Fukuoka councils a humbleness before nature, a cessation of the materialist drive to understand and control. Fukuoka illustrates this approach in a pen and ink drawing reproduced in the book. Of the drawing he says,

I call it “the cave of the intellect.” It shows two men toiling in a pit or a cave swinging their pickaxes to loosen the hard earth. The picks represent the human intellect. The more these workers swing their tools, the deeper the pit gets and the more difficult it is for them to escape. Outside the cave I draw a person who is relaxing in the sunlight. While still working to provide everyday necessities through natural farming, that person is free from the drudgery of trying to understand nature, and is simply enjoying life.

Paradoxically his natural farming method involves, on the one hand, letting vegetables reseed on their own and revert to their wild ancestry, while on the other avoiding the neglect that led to the loss of hundreds of trees at his parent’s farm when he first took it over. And in the second half of the book he suggests a radical interventionist approach to what he calls “deserts” (by which he means areas ruined by human activity). Here he chronicles his trips to wastelands in India and the Central Valley of California. Fukuoka suggests carpet bombing these areas with seed pellets (a how-to for making seed pellets is included in an appendix). And the content of those seed balls? Whatever will re-vegetate the landscape most effectively regardless of whether those plants are native or not in order to achieve what Fukuoka calls a “second Genesis.” As he puts it,

I would mix the seeds of all plants–forest trees, fruit trees, perennials, vegetables, grasses and legumes–as well as ferns, osses, and lichens, and sow them all at once across the desert.

Nativists will cringe at this suggestion but to me it makes a lot of sense. Fukuoka says that these desertified areas lack the seeds needed to recover on their own.

Sowing Seeds in the Desert is a book steeped in a passionate Buddhism. The real desert is in the human heart. It’s our hearts that Fukuoka is trying to heal and by so doing, bring about that second Genesis.

When people try to grow crops using human knowledge, they will never be anything more than farmers. If they can look at things with an empty mind as a child does, then, through the crops and their own labor, they will be able to gaze into the entire universe.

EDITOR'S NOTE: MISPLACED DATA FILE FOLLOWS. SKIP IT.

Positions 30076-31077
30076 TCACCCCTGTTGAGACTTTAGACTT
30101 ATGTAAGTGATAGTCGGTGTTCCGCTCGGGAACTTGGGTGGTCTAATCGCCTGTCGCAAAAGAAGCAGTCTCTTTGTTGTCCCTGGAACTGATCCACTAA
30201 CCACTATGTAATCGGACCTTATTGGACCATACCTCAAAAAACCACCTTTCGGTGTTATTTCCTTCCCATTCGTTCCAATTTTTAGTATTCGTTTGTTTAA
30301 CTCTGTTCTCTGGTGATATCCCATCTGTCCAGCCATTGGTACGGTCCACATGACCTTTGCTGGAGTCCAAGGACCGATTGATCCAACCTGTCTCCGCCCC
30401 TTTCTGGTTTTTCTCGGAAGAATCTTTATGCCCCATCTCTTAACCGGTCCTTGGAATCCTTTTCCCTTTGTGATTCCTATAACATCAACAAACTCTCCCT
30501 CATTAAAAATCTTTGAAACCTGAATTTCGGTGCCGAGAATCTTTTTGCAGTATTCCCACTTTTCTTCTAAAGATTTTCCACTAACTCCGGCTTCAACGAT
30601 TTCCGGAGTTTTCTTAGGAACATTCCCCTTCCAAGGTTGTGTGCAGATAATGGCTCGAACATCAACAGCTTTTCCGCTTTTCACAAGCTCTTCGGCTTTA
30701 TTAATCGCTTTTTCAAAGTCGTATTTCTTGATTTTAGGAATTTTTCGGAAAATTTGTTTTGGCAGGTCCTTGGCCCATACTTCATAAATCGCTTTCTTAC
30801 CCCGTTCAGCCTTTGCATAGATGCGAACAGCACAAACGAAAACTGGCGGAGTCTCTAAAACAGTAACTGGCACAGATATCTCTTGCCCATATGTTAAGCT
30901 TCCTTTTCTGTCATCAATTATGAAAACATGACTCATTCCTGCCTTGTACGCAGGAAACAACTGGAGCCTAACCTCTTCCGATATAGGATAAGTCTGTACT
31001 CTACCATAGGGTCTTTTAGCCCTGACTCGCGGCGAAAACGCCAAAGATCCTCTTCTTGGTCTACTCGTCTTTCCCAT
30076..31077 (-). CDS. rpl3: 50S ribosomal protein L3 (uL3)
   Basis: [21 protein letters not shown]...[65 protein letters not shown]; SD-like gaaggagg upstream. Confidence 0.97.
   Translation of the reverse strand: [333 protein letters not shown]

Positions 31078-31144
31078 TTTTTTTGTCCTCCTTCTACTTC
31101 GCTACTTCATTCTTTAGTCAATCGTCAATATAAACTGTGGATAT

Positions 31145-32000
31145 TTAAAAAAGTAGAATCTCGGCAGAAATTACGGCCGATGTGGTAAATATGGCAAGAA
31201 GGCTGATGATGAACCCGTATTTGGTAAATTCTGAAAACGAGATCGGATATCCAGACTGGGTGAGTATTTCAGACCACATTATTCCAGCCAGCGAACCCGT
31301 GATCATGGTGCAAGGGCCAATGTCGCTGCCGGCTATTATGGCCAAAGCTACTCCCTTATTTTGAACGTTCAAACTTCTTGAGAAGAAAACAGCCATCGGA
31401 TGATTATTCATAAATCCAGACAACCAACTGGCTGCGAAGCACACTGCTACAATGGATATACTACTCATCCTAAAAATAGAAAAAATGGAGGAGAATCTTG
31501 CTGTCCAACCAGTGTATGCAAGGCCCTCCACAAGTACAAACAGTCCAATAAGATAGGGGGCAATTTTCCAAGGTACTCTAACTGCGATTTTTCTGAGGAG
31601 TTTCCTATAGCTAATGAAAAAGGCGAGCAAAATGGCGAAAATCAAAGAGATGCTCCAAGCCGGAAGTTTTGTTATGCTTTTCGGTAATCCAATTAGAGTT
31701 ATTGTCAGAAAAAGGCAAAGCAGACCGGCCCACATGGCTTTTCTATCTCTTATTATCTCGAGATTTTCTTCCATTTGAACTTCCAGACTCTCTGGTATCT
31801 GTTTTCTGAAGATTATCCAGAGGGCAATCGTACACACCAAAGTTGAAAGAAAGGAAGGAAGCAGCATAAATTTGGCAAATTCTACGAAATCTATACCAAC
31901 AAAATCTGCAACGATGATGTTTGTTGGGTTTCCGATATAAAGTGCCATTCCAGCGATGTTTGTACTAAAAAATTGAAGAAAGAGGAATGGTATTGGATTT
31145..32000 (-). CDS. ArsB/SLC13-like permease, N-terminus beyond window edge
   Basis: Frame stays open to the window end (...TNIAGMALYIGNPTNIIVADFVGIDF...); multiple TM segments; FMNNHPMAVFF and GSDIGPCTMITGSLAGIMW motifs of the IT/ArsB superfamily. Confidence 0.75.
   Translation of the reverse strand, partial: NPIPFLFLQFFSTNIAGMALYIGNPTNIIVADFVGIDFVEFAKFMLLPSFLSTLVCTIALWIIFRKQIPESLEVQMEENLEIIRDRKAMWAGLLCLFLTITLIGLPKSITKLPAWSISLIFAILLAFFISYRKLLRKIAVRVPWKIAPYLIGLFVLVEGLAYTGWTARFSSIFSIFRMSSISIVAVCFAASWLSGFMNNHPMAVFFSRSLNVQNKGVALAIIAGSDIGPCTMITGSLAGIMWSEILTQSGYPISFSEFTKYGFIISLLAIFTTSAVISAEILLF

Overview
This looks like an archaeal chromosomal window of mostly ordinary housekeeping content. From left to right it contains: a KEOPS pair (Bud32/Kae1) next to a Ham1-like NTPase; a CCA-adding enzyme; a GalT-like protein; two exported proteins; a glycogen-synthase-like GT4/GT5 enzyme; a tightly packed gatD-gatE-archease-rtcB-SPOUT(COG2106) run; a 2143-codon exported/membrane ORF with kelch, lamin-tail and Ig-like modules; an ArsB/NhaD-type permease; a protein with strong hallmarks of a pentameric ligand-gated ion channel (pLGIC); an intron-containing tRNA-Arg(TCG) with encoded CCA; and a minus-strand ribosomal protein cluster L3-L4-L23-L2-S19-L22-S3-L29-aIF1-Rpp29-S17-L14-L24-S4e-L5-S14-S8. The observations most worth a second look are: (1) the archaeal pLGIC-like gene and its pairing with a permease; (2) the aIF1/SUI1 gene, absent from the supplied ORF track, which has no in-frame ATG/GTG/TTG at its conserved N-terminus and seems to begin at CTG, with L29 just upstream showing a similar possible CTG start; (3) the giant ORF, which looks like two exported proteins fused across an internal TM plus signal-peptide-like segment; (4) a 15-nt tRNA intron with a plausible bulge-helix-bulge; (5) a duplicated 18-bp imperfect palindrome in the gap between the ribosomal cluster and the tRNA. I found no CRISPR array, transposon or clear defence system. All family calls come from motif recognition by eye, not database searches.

Those unfamiliar with Fukuoka’s philosophy should start by reading The One Straw Revolution. And if you want to get the nitty-gritty how-to on how to apply his natural farming methods you’ll want to pick up a copy of  The Natural Way of Farming. Sowing Seeds in the Desert serves as a deeply moving coda to his life’s work. And it got me to start sowing the seeds in my own front yard desert. Thanks to a winter rain, a mixture of clover and greens is now sprouting beneath the fig tree that graces our front yard.

Thanks to the wonders of Youtube, you can watch an hour long documentary about Fukuoka here.

Book Review: My Side of the Mountain

Illustration from the book: Sam Gribley and his falcon, Frightful. And his homemade shirt with extra large pockets.

Naturalist and author Jean Craigshead George wrote My Side of the Mountain–the story of a boy from New York City who runs away to live on his own in the Catskill Mountains–in 1959.  Since then, it has won the Newbery Medal and been consistently ranked high in recommended reading lists for children. Recently I re-read My Side for the first time in many, many years. I suspect that many Root Simple readers will be familiar with this book, and I’d love to hear your thoughts on it.

I’d rank this book as one of the most influential in my life. I read it in elementary school, and it burned its messages into my already-receptive neural pathways. My earliest memories are set in the Colorado Rockies–because that is where I lived when I was very young. By the time I was old enough to read My Side of the Mountain we’d moved on to Californian suburbs, but my early experience of the mountains made it seem quite reasonable to me not only that the main character, Sam, should be able to live on his own in the wilderness, but also that once I got a little older maybe I could do the same thing, too.

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Notes on Mark Bittman’s “Behind the Scenes of What We Eat”

Last week Erik and I went to see well-known food writer Mark Bittman speak on food policy. He spoke in a huge room in The California Endowment–and it was a full house. Afterward, Erik and I compared it to being in church. We were surrounded by people of the same faith, being told things we already know, and being reminded to be good. And I don’t mean that in a bad way! It never hurts to meditate on how to be better, to do more. Bittman is an engaging speaker and it was a great evening. I took notes, and will share a little of what I learned.

He spent a good deal of time describing how our national food system and food policy is depressing and screwed up. We all know this, right? Factory farms, fuel waste, massive environmental degradation, obesity crisis, etc. & etc.

(One quick scary fact from the roll of shame: Did you know that 80% of antibiotics used in the US are fed to farm animals? That number has been shooting up fast for the last 20 years. Why are they used on animals? Not so much for illness, but rather to prevent illness in animals living in overcrowded and unsanitary conditions, and to speed growth. They’re prophylactic. Lovely. Antibiotic failure happens to be one of my favorite doomsday scenarios.)